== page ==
Filipina trailblazer in Manitoba, Canada

FROM THE STANDS - Domini M. Torrevillas (The Philippine Star) - February 13, 2020 - 12:00am

Florfina de Guzman was 10 years old when her father died of a massive heart attack at age 48. He was a minister of a Christian church in Lucena, Quezon. With his passing away, the family no longer had his breadwinner’s small though steady income. To support  her six children – ranging in age from two years old to 11 – Florfina’s mother became a labandera and sold street food, but since her earnings were not enough, she was forced to send her younger offspring to orphanages to ensure that they would have something to eat.

Though feeling bereft, Florfina, the oldest daughter, lived by a moral compass learned from her father, i.e. doing only good things, excelling in school, obtaining a college degree and in 1979, enrolling for a master’s degree in communications research at the University of the Philippines’ Institute of Mass Communications.When she got a job, she was able to get her siblings back to the family fold. She said, “A leader needs to be guided by a strong, inner moral compass to navigate through the crushing waves, blows and challenges that life engulf us.”

Another blow  later was a near fatal  illness – having a meningioma the size of a clenched fist in the pre-frontal cortex behind her nose and right eye, which, thank God,  was removed successfully by surgery.  Again, her moral compass made her survive.

Her navigation through life brought her to the National Housing Authority where she met who would become her husband, Orlando “Orli” Marcelino, a fine arts graduate also of UP. Their political views were at  variance; at the height of the First Quarter Storm,  he was an activist mouthing Mao Zedong’s thought of religion being “the opium of the masses,” while she “strongly believed in Jesus Christ’s message of love, forgiveness and service for the oppressed.” But they had  the same mission –  “serving the people.” 

The couple had two children when they emigrated to Canada in 1982. They settled in Winnipeg, Manitoba which had “a strong community spirit, and a good place to work and raise a family.” They could have some support from the 80,000 Filipino immigrants, including Orli’s older brother who had lived in Manitoba for some time.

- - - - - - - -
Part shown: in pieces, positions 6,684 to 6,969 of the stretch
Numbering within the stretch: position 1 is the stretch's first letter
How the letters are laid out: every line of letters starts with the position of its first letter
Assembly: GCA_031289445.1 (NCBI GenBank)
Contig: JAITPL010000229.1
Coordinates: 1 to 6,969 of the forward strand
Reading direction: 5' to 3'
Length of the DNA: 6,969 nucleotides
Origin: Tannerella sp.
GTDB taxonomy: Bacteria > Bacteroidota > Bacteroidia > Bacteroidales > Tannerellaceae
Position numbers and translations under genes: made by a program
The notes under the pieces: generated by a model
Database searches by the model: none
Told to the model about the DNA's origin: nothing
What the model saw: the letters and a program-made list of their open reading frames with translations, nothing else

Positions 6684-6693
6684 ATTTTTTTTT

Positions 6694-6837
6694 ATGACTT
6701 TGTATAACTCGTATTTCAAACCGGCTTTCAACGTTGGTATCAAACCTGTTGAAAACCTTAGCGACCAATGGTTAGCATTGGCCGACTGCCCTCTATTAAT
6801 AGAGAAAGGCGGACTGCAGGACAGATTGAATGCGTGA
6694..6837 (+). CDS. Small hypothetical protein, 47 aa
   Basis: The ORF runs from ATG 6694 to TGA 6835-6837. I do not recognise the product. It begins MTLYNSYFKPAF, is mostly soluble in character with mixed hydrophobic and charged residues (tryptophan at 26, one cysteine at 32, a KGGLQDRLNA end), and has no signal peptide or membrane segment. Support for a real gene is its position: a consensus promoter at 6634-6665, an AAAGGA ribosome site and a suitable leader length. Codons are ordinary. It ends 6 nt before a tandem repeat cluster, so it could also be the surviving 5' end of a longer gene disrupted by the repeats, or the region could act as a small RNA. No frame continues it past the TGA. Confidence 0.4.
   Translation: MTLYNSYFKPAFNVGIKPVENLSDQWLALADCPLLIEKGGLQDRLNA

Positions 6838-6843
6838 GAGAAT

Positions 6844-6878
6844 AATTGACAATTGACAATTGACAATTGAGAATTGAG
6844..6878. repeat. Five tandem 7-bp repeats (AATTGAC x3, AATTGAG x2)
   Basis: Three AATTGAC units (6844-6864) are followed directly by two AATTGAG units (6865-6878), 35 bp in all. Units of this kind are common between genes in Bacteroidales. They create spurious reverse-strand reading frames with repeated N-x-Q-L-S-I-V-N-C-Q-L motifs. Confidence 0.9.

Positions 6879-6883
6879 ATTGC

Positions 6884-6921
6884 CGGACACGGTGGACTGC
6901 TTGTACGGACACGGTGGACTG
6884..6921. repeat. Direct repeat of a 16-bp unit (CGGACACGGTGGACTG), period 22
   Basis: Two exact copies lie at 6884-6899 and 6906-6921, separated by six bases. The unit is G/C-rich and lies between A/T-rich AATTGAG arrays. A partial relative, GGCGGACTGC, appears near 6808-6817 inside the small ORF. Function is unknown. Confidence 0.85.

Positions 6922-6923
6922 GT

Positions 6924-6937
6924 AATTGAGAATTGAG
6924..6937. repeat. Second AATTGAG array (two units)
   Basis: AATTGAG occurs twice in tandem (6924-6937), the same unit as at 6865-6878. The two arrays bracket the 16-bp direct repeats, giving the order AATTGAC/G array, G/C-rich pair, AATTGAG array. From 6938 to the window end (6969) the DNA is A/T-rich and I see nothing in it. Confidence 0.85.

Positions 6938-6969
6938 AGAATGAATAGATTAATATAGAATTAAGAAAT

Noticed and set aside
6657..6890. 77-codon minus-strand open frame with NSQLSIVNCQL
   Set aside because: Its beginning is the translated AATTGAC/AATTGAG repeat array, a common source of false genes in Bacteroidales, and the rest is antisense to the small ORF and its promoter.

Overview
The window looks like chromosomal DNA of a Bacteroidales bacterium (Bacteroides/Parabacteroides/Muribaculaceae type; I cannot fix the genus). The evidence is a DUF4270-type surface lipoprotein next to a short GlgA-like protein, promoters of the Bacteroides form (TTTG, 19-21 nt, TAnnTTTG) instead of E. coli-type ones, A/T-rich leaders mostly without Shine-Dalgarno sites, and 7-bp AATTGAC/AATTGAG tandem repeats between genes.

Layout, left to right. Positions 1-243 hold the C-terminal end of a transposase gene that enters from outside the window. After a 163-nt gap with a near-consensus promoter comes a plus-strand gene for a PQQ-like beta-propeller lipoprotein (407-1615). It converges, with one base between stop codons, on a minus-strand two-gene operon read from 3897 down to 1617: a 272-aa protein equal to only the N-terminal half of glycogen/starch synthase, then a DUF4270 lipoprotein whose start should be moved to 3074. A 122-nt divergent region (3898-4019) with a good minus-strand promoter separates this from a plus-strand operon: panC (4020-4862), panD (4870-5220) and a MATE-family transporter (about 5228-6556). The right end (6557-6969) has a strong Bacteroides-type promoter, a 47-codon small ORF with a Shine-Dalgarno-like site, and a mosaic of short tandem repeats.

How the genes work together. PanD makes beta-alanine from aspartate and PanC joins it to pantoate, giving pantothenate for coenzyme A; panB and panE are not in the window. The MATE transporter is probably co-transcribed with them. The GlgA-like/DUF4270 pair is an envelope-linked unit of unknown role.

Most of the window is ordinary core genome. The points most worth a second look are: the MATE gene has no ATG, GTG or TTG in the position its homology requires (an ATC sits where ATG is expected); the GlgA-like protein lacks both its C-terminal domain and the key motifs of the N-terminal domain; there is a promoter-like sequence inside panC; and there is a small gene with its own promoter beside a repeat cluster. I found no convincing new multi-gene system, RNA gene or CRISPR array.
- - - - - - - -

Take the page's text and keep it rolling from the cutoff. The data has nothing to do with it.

Life was not easy at first. “We had day jobs to put food on the table, we also did volunteer time working for our communities.” Orli organized workers’ groups and later became honorary consul general for the Philippine government in Manitoba while she worked for the local church and the Global Ministries Board. “Over the years we influenced each other’s work. Orli became and still is an elder in our church and volunteers his time there.”

Flor worked with a secure, unionized job as office assistant at Red River College for 17 years. Then, she and Orli  went into publishing. For 11 years, she edited The Philippine Times, “a progressive newspaper that would let people know about human rights abuses and corruption going on in the Philippines.” 

Flor, unexpectedly, became “the political one” – at first reluctantly, agreeing to lead the progressive New Democratic Party.  In  2007 she became the first woman of color ever elected as a member of the Manitoba Legislative Assembly. She was reelected twice as a member for the Logan constituency. From 2009 to 2016 she served as Minister for Culture, Heritage and Tourism with the Manitoba Legislature. She also served as Interim Leader of Her Majesty’s Loyal Opposition from May 2016 to September 2017.

As legislator, her concerns went beyond Winnipeg – in areas related to immigration and citizenship, employment and housing. Many, she says, were assisted in navigating various government offices to obtain services in education, health, family services, and seniors.

As a minister of the Crown in charge of culture, heritage and tourism, she made sure cultural institutions obtained the needed support from government to carry out their organizational mandate. As minister for multiculturalism and literacy, she made sure steady and even additional funding was given to all adult education centers (around 40 of them).